July 13, 2024

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Breast Cancer Exploits Neural Signaling Pathways to Bypass Blood-Brain Barrier and Invade the Brain

Breast Cancer Exploits Neural Signaling Pathways to Bypass Blood-Brain Barrier and Invade the Brain



Breast Cancer Exploits Neural Signaling Pathways to Bypass Blood-Brain Barrier and Invade the Brain

Breast cancer is one of the most common malignant tumors in women. According to a report published in The Lancet in April 2024, the number of breast cancer cases worldwide reached 2.3 million in 2020, and it is estimated that new cases will exceed 3 million by 2040, with 1 million deaths annually due to breast cancer.

Notably, about 30% of early-stage breast cancer patients may progress to advanced-stage breast cancer each year. Advanced breast cancer is highly invasive, aggressive, and prone to rapid progression and metastasis, making it the leading cause of death among breast cancer patients.

On June 21, 2024, researchers from Duke University published a study in the top-tier journal Science titled “Breast cancer exploits neural signaling pathways for bone-to-meninges metastasis.” This study discovered that breast cancer cells can bypass the blood-brain barrier and migrate along blood vessels connecting the spinal or cranial bone marrow to the meninges, invading the soft meninges. This process depends on breast cancer cells hijacking neural signaling pathways by expressing integrin α6, which binds to laminin in the vascular basement membrane.

Additionally, breast cancer cells that metastasize to the soft meninges can stimulate resident meningeal macrophages to secrete a protein that promotes neuron survival—glial cell-derived neurotrophic factor (GDNF). This supports the growth of metastatic tumors in the nutrient-poor environment of the meninges. These findings provide new clues about the interaction between tumors and the host in the meninges and point to potential new therapeutic targets for treating meningeal metastases.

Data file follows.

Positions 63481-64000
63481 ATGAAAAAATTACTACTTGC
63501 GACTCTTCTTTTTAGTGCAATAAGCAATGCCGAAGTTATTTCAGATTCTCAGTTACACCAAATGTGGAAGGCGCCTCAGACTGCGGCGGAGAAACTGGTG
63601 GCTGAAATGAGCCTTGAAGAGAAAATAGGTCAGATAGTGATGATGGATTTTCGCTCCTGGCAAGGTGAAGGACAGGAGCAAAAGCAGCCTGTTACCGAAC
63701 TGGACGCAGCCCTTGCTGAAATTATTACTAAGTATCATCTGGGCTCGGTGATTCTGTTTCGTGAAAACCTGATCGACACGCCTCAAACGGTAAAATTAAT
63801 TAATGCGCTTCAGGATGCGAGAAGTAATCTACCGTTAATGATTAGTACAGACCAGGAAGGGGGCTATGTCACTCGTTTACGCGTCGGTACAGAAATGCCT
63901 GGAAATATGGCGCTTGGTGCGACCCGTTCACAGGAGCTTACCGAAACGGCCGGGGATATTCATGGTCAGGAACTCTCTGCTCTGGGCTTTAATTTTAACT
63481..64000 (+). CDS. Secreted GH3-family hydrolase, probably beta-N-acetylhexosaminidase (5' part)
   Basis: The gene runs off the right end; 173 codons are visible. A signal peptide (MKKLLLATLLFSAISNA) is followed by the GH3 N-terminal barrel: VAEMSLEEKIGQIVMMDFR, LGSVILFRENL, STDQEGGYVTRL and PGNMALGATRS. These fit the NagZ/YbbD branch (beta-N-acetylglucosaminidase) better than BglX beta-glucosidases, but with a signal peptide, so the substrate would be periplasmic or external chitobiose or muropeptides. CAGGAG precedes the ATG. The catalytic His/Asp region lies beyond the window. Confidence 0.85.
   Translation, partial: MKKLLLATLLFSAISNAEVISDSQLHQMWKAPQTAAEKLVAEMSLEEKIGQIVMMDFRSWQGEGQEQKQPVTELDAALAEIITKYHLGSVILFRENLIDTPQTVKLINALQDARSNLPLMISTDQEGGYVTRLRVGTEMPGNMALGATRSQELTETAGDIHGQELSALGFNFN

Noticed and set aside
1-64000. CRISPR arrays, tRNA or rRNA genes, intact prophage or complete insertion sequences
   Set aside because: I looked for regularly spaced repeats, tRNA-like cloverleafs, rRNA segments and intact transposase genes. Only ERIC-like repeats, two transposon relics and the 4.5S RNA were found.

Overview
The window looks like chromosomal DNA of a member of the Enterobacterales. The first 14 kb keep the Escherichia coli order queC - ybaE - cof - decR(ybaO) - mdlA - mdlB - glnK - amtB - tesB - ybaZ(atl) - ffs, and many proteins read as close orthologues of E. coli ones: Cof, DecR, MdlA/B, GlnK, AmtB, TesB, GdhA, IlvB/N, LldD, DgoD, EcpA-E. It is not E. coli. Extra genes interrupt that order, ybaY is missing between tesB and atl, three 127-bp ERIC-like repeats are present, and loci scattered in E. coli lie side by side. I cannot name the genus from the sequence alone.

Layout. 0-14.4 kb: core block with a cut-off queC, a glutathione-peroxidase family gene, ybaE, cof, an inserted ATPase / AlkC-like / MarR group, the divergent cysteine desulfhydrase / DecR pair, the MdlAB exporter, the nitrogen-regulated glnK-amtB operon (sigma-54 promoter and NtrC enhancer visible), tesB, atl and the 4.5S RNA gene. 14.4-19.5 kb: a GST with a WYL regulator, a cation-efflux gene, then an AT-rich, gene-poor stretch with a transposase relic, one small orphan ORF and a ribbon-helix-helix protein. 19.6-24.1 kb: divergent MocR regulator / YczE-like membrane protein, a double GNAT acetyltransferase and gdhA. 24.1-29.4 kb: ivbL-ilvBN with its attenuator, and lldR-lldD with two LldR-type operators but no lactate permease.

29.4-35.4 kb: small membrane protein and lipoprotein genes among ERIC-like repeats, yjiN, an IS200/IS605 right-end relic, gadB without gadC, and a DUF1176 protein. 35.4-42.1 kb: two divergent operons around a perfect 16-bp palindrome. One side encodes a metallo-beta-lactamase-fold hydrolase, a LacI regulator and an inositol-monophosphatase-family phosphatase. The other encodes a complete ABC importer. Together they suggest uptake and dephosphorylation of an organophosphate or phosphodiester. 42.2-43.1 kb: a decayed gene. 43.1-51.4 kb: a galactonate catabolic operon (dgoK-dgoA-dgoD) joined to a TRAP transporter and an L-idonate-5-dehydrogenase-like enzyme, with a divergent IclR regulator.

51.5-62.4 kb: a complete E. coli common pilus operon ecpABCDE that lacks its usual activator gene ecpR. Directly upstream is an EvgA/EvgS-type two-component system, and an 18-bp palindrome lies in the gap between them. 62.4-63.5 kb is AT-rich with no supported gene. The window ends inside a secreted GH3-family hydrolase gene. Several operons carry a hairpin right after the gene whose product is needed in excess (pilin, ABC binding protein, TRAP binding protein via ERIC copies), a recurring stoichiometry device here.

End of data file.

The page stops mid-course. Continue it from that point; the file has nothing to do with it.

Breast Cancer Exploits Neural Signaling Pathways to Bypass Blood-Brain Barrier and Invade the Brain

 

 


Poor Prognosis for Meningeal Metastasis

Meningeal metastasis from breast cancer has a poor prognosis. The meninges are membranes containing cerebrospinal fluid that cover the brain and spinal cord. Previously, the research team discovered that hematopoietic lineage cells could migrate along the laminin-rich peri-venous surface from the vertebral or cranial bone marrow to the meninges. The bone marrow is a common site for breast cancer metastasis, and most patients diagnosed with meningeal disease already have cancer cell metastasis.

This observation suggests that venous transport may be an effective mechanism for breast cancer cells to enter the meninges. However, compared to the nutrient-rich bone marrow, the nutrient-poor environment of the meninges poses a harsh survival challenge for breast cancer cells. The adaptive mechanisms that allow these cells to thrive under such cellular stress remain unclear. Additionally, while the meninges have relatively few immune cells, they contain a significant number of resident macrophages. The molecular mechanisms by which breast cancer cells resist macrophages and survive in the meninges are also not well understood.